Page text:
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Nov 29, 2017

U.S. Embassy and Local Partners Target Gender-Based Violence, Trafficking in Persons

The US Embassy, through the Central American Regional Security Initiative, is funding a project in several communities to tackle the pervasive issues of gender based violence and human trafficking. The project will run for two years and is being launched to coincide with the sixteen days of activism to end gender violence. News Five’s Duane Moody reports.


Duane Moody, Reporting

Strengthening the government-civil society partnership for timely, transparent response to gender-based violence and trafficking in persons, it’s the theme for a two-year project to tackle these prevalent issues in Belize. The project focuses on six communities, namely: Hattieville, Seine Bight, Hopkins, Independence, Roaring Creek and Teakettle, which were selected based on their vulnerability level and the incidences of gender-based violence prevalent in the communities.


Malenie Barnes

Malenie Barnes, National Program Coordinator, RET International (Belize)

“We received a call for proposals from the US Embassy through the CARSI funding and that was focused on reducing incidences of gender-based violence, trafficking in persons, as well as impunity and corruption. And it was a call to civil society to work together to strengthen government’s reach in vulnerable communities.”


It will further strengthen the referral system to identify victims, report case and build awareness about the complaint mechanisms so that authorities can respond. The project is being funded through the CARSI program to the tune of five hundred thousand Belize dollars. Chargé d’Affaires Adrienne Galanek says that the launch is timely during the Sixteen Days of Activism against Gender-based Violence.


Adrienne Galanek

Adrienne Galanek, Chargé d’Affaires, U.S. Embassy in Belize

“CARSI is the Central American Regional Security Initiative and under the initiative since 2008, the United States government has provided over forty-two million dollars in assistance to Belize, primarily in the realm of citizen security, but we also work in economic prosperity and also democracy in governance. And these are focused on the democracy in governance pillar of our working partnership with the government and people of Belize. The grants are aimed at integrating civil society to work with the government of Belize to solve common challenges. These problems transcend everyone. They transcend communities; they transcend governments and so it takes a community based approach to solve these issues.”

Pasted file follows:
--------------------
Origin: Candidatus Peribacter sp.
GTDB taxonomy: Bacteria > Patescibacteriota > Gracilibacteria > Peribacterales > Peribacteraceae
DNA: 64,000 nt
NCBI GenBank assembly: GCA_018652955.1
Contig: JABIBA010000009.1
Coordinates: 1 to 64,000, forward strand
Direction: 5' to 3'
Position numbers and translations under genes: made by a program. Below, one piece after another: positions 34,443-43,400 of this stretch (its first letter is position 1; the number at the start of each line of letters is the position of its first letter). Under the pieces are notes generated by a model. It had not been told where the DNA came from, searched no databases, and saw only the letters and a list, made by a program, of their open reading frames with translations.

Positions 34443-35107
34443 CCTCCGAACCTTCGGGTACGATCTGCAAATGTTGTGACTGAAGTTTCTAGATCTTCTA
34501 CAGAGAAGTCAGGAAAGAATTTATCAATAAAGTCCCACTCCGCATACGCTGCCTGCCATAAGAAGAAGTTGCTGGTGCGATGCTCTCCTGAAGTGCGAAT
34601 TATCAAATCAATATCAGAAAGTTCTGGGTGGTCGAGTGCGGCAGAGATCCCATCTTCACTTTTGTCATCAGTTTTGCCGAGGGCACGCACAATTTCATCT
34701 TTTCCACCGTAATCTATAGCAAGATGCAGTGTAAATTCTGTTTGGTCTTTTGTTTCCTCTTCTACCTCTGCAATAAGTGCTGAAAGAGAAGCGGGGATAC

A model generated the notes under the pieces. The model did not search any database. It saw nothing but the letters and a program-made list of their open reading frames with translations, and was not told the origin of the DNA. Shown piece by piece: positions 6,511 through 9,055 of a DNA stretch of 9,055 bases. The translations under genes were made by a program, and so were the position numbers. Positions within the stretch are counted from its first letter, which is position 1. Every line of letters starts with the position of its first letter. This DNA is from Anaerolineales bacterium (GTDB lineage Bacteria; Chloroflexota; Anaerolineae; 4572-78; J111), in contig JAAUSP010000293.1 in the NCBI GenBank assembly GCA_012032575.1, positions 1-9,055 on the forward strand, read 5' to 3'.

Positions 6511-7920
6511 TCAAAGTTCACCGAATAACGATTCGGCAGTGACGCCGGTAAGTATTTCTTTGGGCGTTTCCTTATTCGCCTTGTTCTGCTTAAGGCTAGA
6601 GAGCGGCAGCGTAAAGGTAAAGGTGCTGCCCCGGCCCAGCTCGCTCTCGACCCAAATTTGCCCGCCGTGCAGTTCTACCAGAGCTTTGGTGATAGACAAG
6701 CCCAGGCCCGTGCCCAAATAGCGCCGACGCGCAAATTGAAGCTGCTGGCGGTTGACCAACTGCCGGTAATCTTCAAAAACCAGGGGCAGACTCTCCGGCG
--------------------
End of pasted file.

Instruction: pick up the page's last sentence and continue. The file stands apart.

As part of the implementation, the project will lend support to the Women’s Commission and to the Association Justices of the Peace. National Program Coordinator, Malenie Barnes explains that the partnership with these organizations allows for better access to protection and legal services.


Malenie Barnes

“For the National Women’s Commission, they are the secretariat with responsibility to responding to issues of gender based violence in Belize and so we thought that it was a very strategic partnership to help to advance the work of gender based violence in the communities that we are targeting, mainly because they are also appointed by the government so it also a way of strengthening the responsibility and the reach of government at the rural community level. For the Justice of the Peace, they have the responsibility to provide legal services at the community level and we wanted to strengthen their capacity by providing them with opportunities to build capacity and knowledge sharing around gender based violence and trafficking of persons so that they can respond at the community level to issues and to incidences of these situations.”


The project ends in March of 2019. Duane Moody for News Five.

Viewers please note: This Internet newscast is a verbatim transcript of our evening television newscast. Where speakers use Kriol, we attempt to faithfully reproduce the quotes using a standard spelling system.

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